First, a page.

CLF President Brad Campbell (left), former Transportation Secretary Fred Salvucci (center), and Vice President for Environmental Justice Staci Rubin (left) celebrate the opening of the Union Station branch. Salvucci served as Transportation Secretary when CLF and the Commonwealth reached its 1990 Big Dig settlement.

The Big Dig concerned CLF advocates from the start. Increasing the capacity of highways and tunnels through Boston would attract more cars, worsening air pollution for nearby communities already overburdened by environmental hazards.

CLF met with state officials, calling on them to reduce the adverse effects of the massive highway expansion. In December 1990, CLF and Massachusetts agencies reached a landmark settlement establishing a timeline of significant transportation commitments to benefit residents and offset the harms caused by the Big Dig.

Those commitments included expansions of the MBTA, such as extended commuter rail lines to Worcester and Newburyport and more parking spaces at outer transit hubs. While many of those promised projects finished more or less on time, the Green Line Extension floundered. It was supposed to reach Medford by 2010 – the first of several deadlines that came and went by the time Rubin joined CLF in 2019.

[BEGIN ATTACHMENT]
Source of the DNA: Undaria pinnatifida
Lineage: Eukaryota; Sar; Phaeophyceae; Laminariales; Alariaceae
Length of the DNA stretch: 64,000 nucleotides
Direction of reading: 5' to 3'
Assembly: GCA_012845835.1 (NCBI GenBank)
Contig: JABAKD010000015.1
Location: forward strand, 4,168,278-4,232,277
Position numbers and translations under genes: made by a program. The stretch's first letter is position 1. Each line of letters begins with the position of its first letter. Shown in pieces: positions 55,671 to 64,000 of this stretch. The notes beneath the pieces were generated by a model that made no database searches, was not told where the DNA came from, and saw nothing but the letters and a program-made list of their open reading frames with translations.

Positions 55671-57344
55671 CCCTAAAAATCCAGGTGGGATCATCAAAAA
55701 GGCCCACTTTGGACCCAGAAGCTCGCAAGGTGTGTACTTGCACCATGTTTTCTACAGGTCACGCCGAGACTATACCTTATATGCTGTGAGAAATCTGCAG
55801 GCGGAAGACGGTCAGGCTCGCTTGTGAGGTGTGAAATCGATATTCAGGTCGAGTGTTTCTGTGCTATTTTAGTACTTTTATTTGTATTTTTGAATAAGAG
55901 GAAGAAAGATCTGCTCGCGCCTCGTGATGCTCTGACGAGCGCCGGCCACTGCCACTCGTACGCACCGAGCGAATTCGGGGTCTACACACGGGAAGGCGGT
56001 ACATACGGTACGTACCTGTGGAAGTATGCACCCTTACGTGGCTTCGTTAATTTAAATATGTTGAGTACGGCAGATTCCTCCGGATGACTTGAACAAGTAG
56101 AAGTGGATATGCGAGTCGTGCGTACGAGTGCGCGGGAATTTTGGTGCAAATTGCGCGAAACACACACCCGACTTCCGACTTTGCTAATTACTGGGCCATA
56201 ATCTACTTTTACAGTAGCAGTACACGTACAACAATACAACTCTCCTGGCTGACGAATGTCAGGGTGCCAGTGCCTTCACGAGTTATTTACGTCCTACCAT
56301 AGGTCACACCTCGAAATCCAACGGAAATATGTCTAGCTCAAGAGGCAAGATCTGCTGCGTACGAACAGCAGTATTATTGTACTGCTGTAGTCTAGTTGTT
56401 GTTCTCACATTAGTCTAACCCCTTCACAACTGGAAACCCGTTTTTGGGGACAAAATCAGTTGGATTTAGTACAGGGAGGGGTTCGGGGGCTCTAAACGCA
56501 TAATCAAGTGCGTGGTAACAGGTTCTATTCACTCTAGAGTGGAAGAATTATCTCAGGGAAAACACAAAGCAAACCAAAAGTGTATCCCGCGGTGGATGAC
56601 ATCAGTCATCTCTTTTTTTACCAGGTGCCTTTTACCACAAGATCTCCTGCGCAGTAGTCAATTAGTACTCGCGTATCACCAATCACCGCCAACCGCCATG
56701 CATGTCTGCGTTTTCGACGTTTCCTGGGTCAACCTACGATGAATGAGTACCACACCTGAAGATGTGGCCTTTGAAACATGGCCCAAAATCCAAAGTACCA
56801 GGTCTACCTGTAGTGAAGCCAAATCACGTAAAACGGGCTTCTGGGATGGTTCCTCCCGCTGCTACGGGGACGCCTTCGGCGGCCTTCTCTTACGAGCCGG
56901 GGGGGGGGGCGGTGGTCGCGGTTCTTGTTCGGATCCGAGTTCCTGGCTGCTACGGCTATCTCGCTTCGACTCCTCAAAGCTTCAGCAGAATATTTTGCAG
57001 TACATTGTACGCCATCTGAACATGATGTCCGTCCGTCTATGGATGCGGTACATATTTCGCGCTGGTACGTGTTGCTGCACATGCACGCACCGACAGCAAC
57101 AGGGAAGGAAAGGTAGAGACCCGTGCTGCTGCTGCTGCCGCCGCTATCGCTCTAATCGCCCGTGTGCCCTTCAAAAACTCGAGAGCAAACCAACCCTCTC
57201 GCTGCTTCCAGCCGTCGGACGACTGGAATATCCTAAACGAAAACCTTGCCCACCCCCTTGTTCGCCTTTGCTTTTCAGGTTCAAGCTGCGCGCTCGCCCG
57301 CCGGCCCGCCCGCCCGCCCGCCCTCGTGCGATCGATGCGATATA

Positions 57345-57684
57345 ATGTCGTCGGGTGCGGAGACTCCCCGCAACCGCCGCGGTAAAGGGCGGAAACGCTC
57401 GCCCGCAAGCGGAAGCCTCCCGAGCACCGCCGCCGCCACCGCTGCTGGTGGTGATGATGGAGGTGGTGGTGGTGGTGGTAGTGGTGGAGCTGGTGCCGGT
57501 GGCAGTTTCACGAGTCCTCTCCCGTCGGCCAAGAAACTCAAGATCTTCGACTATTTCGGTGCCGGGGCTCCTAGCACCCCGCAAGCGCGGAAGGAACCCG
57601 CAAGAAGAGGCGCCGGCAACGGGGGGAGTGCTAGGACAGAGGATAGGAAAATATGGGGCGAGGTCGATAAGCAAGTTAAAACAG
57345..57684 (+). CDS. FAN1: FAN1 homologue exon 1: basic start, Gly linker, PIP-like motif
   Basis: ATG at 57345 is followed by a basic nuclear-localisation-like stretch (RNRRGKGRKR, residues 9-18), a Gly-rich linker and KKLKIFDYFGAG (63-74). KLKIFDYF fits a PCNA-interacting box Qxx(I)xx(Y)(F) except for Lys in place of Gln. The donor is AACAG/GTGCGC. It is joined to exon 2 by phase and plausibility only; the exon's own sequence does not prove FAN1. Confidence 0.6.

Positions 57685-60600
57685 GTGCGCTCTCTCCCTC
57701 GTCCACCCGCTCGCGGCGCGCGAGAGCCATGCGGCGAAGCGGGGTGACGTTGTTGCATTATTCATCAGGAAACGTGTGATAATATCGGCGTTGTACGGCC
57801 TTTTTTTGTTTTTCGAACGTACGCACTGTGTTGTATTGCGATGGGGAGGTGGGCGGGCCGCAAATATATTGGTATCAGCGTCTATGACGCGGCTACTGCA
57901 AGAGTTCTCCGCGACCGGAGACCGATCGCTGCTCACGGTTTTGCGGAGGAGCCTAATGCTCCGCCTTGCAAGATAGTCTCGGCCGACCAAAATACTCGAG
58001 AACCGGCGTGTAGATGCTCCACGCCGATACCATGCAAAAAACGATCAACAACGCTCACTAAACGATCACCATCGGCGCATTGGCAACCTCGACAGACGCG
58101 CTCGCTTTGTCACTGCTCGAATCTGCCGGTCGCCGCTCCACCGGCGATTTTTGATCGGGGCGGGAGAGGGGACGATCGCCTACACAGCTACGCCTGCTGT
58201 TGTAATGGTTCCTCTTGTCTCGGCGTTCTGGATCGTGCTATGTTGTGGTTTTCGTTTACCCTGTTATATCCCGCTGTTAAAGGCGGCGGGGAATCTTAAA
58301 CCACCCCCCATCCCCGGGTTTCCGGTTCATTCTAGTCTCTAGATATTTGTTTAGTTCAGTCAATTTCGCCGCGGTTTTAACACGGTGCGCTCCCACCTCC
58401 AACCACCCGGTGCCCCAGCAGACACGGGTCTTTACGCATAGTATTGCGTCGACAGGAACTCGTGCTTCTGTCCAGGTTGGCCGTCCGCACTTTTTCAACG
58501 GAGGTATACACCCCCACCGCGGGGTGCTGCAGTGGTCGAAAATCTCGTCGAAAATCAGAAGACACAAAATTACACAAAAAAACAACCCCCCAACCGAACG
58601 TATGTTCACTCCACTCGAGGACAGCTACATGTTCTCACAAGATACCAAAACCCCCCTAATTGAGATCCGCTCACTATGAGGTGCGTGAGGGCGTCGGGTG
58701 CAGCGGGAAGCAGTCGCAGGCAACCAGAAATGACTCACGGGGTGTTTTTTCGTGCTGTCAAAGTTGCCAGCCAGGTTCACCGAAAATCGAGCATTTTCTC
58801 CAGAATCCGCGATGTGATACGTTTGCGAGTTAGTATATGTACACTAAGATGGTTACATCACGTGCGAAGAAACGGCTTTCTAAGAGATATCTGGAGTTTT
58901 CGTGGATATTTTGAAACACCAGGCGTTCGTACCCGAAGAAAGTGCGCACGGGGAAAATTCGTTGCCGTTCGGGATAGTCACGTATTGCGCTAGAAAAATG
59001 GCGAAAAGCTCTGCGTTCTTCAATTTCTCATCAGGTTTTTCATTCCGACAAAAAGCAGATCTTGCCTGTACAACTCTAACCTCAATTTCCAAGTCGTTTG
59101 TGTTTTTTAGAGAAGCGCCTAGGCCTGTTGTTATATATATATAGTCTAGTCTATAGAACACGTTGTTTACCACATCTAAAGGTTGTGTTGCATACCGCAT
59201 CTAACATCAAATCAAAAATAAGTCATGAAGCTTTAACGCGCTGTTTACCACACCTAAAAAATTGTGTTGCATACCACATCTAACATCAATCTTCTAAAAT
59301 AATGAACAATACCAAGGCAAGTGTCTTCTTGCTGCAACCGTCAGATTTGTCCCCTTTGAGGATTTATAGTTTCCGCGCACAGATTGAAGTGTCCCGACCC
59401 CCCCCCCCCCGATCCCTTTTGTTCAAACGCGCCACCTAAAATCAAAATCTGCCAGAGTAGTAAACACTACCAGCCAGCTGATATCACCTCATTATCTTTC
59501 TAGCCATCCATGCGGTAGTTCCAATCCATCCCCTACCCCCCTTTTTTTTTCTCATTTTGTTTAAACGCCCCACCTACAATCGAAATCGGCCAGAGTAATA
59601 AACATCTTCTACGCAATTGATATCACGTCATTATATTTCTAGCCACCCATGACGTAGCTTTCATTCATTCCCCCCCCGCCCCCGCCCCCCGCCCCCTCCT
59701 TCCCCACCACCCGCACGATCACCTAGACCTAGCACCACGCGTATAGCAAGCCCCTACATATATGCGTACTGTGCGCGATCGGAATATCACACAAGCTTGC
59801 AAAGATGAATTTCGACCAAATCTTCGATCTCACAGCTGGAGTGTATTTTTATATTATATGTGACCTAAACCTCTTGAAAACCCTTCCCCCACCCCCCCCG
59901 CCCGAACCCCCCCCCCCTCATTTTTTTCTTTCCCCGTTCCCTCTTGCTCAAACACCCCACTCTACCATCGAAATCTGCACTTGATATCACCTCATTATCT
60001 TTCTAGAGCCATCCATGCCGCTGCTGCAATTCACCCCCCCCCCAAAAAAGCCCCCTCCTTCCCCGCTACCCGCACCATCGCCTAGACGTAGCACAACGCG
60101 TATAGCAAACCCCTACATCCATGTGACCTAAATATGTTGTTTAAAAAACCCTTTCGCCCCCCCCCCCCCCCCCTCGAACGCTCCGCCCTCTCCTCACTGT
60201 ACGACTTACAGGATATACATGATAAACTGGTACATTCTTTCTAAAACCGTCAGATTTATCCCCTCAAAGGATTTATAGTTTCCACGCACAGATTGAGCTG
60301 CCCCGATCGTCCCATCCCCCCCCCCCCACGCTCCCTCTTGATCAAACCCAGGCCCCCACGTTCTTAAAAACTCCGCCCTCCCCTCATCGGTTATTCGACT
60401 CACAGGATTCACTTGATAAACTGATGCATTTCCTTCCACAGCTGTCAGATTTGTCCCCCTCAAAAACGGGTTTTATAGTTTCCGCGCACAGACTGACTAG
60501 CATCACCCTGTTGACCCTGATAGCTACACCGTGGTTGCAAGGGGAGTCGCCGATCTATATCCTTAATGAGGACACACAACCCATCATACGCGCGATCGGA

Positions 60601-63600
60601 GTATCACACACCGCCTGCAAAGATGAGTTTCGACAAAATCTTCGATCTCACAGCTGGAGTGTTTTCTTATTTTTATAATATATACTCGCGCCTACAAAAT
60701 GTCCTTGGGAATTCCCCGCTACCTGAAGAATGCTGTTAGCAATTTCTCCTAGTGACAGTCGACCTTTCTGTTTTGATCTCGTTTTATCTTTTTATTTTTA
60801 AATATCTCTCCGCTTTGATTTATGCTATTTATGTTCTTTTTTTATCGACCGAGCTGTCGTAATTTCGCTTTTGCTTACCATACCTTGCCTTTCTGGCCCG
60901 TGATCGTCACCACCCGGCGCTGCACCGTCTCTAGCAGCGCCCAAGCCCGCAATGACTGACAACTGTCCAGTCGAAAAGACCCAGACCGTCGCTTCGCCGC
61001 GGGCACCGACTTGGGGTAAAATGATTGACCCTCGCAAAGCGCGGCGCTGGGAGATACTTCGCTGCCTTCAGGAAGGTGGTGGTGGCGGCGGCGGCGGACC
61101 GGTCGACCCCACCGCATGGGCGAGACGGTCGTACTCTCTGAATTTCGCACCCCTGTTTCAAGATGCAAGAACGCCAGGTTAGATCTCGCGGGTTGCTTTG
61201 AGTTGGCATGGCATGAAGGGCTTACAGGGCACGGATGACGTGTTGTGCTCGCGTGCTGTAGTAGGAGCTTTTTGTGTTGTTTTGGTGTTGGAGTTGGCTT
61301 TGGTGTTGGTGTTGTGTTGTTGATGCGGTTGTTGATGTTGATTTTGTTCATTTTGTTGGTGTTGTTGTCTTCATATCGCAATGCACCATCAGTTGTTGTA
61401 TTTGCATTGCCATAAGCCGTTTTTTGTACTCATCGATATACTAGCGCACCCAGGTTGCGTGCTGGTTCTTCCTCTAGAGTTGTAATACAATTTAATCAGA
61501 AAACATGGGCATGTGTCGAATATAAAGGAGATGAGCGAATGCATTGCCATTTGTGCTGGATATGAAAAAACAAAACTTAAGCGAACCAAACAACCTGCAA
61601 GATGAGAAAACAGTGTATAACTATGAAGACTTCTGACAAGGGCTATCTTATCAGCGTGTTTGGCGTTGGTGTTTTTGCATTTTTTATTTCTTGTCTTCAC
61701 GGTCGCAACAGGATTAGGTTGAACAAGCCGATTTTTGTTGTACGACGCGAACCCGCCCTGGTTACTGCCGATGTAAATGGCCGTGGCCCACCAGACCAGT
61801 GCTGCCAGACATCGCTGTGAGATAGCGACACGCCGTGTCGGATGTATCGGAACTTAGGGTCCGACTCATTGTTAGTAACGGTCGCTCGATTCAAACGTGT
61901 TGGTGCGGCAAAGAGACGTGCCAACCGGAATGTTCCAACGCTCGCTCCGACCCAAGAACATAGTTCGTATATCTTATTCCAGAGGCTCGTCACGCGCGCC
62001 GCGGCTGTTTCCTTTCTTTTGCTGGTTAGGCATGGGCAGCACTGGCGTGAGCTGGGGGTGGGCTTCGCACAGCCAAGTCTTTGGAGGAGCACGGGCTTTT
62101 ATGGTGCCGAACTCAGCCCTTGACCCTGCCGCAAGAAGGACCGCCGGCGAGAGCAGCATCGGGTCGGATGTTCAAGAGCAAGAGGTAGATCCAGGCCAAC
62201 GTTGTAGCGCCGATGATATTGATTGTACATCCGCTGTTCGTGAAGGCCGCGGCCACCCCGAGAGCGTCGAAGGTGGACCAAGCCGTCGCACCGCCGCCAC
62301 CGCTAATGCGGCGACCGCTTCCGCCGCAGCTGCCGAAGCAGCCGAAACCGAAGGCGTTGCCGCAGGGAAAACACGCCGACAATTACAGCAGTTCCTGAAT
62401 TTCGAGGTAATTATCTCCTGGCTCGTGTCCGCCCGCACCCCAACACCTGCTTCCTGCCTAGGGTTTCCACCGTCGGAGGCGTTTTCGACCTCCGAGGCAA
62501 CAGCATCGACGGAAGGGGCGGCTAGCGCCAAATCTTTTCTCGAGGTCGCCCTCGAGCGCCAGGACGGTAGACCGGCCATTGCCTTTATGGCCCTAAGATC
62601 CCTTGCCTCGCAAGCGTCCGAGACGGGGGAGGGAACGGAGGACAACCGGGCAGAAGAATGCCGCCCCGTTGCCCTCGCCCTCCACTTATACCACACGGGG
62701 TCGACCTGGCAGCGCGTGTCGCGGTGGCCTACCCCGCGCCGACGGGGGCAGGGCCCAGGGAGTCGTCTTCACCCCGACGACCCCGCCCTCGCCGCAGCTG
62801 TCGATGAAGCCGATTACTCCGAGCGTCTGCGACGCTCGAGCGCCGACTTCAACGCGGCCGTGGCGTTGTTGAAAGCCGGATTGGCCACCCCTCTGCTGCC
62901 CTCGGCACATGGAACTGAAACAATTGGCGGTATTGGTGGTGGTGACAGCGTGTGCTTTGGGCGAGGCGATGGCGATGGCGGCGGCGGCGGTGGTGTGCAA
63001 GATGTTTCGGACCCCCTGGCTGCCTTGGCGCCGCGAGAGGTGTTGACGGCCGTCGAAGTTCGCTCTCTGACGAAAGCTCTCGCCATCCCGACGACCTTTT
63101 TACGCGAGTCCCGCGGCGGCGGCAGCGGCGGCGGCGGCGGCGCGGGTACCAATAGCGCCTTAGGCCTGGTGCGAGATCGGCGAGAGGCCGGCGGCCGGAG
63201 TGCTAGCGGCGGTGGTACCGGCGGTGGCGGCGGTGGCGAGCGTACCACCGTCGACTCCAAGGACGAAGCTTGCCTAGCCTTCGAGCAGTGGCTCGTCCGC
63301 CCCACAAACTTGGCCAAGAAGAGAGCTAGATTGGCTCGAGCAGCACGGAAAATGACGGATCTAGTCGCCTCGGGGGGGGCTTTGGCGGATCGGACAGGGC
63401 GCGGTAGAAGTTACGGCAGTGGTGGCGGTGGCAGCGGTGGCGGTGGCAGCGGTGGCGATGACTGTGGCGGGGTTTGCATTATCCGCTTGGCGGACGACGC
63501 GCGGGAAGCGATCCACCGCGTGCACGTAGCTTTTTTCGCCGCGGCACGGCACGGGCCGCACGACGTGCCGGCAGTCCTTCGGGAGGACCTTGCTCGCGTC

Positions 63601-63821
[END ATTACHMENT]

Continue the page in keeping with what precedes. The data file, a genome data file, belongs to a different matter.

Rubin blames a web of issues for the long delay, namely chronic underfunding and changing administrations that kicked the can down the road throughout the 1990s. Costs rose, and state leaders prioritized system maintenance over capital projects. CLF sued the Commonwealth in 2005 to get the project moving. Thirteen years later, construction finally began in earnest after drastic cost-cutting. “My CLF predecessors continued to hold feet to the fire and raised the need to get the Green Line Extension back on track,” Rubin says.

CLF’s persistent advocacy for the MBTA Green Line Extension reflects the organization’s commitment that public transit needs to work for everyone, particularly for those with no other options. Riders of color, low-income riders, and riders with limited English proficiency suffer disproportionately from a transit system that does not meet their needs.

“We’re constantly advocating for better reliability, accessibility, and affordability,” Rubin adds, noting a high rate of dropped bus trips in communities of color and frequent system-wide fare hikes and service cuts.

For DeLoatch, the community’s and CLF’s demands for better public transportation have helped transform the negative connotations from her youth around public transit and wealth. She emphasizes the health benefits of cleaner buses and trolleys. In reducing climate-damaging emissions, saving on gas money, investing in the local economy, and walking more, “we are wealthy by taking the T,” she says. “We’re seeing a change in the way people think and a change in the way people breathe.”